Tracking down the orphaned children of an ISIS fighter killed in battle

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Two orphaned children of a Palestinian ISIS fighter were tracked down by an Al Arabiya reporter intending to reunite them with their grandparents in Europe.

Al Arabiya’s Rola al-Khatib received a call from the children’s grandfather asking for her assistance in bringing them to safety in Germany.

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Al-Khatib traveled to the notorious al-Hol refugee camp for families of ISIS fighters in Syria, where residents told her about the horrors of the random violence that sees people killed with silenced pistols for the smallest of perceived infractions.

She found the infant boy and girl, who were living in a tent with their aunt before the authorities moved them into a care center for orphaned children, where they were being educated and looked after.

The latest episodes of al-Arabiya’s Face to Face series follow al-Khatib in her journey to track down the two orphans in hopes of returning them to their family in Germany.

Official clearance

After receiving the tipoff, al-Khatib contacted the authorities managing the al-Hol camp to see if it was possible to attain clearance from the officials and remove the children from the camp legally.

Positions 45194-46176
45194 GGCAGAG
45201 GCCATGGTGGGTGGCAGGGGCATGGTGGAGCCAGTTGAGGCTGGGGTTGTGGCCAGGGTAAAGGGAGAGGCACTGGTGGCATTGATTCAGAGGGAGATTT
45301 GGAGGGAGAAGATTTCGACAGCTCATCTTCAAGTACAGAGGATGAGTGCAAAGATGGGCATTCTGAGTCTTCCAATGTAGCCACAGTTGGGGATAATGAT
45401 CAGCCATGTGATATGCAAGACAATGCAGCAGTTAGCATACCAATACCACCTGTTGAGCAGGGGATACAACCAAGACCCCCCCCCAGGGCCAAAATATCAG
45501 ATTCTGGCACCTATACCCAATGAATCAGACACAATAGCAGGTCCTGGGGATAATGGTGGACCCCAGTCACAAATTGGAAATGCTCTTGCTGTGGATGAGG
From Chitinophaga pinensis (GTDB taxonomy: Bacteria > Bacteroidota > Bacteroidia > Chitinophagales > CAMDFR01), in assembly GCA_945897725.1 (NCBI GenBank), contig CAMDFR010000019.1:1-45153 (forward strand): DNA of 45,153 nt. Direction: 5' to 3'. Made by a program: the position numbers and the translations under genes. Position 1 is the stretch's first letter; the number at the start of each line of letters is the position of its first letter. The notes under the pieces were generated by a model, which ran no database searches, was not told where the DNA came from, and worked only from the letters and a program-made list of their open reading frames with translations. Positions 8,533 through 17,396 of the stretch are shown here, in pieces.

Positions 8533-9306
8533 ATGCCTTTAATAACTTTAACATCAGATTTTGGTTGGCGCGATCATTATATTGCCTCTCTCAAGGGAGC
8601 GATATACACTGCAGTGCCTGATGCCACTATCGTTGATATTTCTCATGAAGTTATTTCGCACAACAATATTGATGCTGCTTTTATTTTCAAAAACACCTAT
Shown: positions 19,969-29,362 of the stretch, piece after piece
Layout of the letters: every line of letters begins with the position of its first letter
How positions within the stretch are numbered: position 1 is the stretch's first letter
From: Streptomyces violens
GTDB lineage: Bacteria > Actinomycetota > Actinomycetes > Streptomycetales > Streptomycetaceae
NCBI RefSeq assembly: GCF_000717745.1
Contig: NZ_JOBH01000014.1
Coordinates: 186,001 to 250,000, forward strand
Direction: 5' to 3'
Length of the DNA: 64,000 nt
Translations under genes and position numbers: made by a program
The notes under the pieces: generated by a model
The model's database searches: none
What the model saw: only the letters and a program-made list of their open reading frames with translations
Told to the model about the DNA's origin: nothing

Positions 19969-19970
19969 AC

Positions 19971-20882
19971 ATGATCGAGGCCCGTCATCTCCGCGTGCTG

In a telephone call with Kamal Akef, an official in the Autonomous Administration of North and East Syria, she discovered that the officials were “willing to cooperate” with humanitarian causes.

“These children must live in a decent environment, get reintegrated into their original communities, and be purged of the ISIS mentality upon which 8,000 children were raised, mostly below the age of ten,” Akef said.

“In principle, we’re willing to cooperate in such humanitarian cases and hand them over to the official authorities of the concerned states.”

To hand over the children, Akef needed a DNA test proving that the man in Germany was in fact related to the orphans. He also required a member of the Palestinian Authority to be present, and for documents to be signed guaranteeing the children’s safety.